> Saved the Zeiterion Theatre from possible closure, and invested upwards of $2 million in capital improvements in the City-owned building in which it’s housed
    > Invested hundreds of thousands of dollars in capital improvements and ongoing maintenance and repairs to the New Bedford Art Museum/Artworks!, which is housed in a City-owned building
    > Built Custom House Square, a work of art in and of itself and an increasingly popular site for arts and cultural programming of all kinds
    > Hosted, along with our partners at the New Bedford Whaling Museum and many other community participants, the wildly successful visit of the Charles W. Morgan, which included a wide variety of complementary arts-related programs and events
    > Provided ongoing marketing and in-kind logistical support for AHA!
    > Supported, both financially and operationally, the Great Neighborhoods Initiative in the Acushnet Avenue International Marketplace, which has spurred a host of public art and placemaking projects
    > Launched the hugely popular free Summer Sounds Series on Pier 3 and in Custom House Square, for which we’ve applied for grant funding in the hopes of expanding the number of shows
    > Provided hundreds of thousands of dollars in in-kind logistical support for numerous cultural events hosted by our community partners

The broad creative community in the city includes graphic designers, videographers, web developers, photographers and others as well as fine artists. Collectively, the community possesses unique skills which could be employed in both the public and private sector. What role do you envision the Mayor of New Bedford having in facilitating meaningful connections between the arts and business communities?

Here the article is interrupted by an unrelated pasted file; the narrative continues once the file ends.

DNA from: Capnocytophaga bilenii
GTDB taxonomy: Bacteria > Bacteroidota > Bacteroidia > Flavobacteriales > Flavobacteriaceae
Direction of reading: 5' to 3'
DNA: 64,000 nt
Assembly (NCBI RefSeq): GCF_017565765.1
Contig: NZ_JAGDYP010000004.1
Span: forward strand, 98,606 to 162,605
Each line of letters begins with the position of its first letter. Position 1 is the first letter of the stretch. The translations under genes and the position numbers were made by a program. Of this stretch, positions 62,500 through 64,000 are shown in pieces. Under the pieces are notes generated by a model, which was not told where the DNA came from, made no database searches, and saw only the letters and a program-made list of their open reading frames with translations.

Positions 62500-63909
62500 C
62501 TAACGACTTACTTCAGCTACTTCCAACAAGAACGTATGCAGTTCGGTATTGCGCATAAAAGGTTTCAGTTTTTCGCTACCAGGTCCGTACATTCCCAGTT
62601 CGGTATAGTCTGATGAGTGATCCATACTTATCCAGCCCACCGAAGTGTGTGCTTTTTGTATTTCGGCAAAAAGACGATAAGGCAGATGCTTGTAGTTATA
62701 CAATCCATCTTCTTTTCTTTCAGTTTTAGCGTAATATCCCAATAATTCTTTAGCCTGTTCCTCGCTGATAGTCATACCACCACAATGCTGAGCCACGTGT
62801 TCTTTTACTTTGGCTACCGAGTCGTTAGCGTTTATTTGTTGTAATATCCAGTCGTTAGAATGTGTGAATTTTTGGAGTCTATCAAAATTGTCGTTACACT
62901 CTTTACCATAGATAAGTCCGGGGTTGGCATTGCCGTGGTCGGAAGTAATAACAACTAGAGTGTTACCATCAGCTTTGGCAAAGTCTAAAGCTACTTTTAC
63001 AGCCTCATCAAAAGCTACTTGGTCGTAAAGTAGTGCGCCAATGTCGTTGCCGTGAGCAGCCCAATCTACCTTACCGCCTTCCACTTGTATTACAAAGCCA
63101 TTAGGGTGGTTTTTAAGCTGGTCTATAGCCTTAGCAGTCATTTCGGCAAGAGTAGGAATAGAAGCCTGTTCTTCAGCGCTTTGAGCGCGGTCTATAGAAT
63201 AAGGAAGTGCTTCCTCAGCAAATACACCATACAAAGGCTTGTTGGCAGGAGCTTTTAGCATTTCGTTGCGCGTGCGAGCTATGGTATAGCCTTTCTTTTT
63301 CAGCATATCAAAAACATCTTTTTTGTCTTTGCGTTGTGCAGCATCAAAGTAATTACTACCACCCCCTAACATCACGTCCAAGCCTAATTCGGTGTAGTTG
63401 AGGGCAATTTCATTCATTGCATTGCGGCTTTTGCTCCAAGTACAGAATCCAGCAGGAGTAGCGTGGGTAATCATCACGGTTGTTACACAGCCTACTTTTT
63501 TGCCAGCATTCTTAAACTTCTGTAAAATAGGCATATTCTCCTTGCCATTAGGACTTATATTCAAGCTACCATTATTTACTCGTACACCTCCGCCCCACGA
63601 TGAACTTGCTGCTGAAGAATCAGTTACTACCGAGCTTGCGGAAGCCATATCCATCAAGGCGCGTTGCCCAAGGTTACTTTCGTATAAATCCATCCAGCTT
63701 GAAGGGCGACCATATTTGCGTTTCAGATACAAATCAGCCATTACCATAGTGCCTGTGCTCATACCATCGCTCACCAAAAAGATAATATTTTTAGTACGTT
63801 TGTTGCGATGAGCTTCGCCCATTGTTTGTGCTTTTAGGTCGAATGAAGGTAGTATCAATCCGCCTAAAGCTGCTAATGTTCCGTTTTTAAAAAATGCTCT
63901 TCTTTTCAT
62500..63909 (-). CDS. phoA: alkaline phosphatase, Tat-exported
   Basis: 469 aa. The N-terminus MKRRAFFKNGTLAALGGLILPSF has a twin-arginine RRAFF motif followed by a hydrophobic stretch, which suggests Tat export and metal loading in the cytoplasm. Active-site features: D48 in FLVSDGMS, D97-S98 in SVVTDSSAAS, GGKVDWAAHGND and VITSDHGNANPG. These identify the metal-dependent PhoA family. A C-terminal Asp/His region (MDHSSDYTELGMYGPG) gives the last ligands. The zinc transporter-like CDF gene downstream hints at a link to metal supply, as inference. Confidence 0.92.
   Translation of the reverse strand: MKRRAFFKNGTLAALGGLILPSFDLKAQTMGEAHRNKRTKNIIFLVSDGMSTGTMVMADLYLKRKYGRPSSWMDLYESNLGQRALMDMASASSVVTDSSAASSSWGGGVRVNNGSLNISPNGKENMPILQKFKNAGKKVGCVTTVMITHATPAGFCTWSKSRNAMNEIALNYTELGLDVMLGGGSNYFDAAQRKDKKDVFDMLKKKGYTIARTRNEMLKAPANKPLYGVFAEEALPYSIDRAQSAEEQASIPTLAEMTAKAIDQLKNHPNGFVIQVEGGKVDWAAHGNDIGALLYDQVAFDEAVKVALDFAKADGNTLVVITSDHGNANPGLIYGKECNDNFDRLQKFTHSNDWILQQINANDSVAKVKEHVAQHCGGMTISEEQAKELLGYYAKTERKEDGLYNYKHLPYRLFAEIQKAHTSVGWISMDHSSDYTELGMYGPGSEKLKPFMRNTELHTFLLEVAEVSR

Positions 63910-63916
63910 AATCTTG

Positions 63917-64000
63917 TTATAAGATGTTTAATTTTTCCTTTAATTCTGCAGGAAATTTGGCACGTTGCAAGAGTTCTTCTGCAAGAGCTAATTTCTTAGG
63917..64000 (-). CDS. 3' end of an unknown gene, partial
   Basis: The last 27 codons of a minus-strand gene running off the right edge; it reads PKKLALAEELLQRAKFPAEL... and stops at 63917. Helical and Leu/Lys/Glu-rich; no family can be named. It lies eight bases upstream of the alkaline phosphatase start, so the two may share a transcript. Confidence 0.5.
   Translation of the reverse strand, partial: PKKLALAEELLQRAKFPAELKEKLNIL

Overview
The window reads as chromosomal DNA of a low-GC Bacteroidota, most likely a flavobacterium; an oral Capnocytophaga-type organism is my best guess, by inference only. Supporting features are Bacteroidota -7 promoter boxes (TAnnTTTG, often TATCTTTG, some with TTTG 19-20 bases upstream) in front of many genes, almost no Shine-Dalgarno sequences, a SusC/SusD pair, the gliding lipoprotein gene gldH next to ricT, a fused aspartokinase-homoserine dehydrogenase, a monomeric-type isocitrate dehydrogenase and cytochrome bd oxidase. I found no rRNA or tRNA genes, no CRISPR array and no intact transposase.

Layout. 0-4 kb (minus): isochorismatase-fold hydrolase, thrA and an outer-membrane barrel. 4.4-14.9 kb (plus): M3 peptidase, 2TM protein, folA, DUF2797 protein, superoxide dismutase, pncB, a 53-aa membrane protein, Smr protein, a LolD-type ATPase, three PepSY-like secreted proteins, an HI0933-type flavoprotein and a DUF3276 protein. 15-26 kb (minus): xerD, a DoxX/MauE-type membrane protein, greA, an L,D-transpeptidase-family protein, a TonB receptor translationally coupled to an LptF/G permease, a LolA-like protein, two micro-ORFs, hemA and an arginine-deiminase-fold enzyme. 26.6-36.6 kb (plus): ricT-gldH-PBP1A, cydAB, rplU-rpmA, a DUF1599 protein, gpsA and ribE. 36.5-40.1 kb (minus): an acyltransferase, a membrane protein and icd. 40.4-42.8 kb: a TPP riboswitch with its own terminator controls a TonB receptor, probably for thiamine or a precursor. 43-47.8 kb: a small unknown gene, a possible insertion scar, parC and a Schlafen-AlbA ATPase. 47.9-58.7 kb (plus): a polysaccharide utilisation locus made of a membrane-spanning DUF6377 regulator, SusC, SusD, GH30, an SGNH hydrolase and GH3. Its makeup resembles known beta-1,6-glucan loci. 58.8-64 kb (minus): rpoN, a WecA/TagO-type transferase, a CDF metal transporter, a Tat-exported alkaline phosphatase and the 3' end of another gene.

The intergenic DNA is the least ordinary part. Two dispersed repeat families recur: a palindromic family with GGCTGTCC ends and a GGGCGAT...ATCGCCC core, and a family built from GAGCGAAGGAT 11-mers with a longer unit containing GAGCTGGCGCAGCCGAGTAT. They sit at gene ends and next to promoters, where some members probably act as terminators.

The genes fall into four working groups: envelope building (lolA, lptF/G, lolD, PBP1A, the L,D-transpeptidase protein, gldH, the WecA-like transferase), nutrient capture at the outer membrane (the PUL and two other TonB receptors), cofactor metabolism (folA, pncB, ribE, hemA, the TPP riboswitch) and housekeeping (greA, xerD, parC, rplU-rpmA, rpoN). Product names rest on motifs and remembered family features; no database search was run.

• JM: There is no question we have a top-notch creative sector in New Bedford, one which has been put to use in a variety of ways in a number of our City departments over the course of my administration. From the murals and other public art installations I mentioned above, to the many graphic design and video production jobs we’ve contracted, to the various building and landscape projects for which we’ve hired local architects, my administration deeply values the skills and abilities of local creative enterprises and workers and looks to employ them whenever it is necessary and prudent to do so. City government can validate the value of engaging the creative sector in projects and programs in the private sector by touting the positive outcomes and experiences we’ve had working with these companies, and affirming for them how they add value.

Addressing New Bedford’s Socioeconomic Issues

Just as any other city, New Bedford faces many economic and social issues, among them workforce development, public safety, and health care. Can you provide examples on how you would integrate the arts, culture, and creative community in solving social and economic challenges?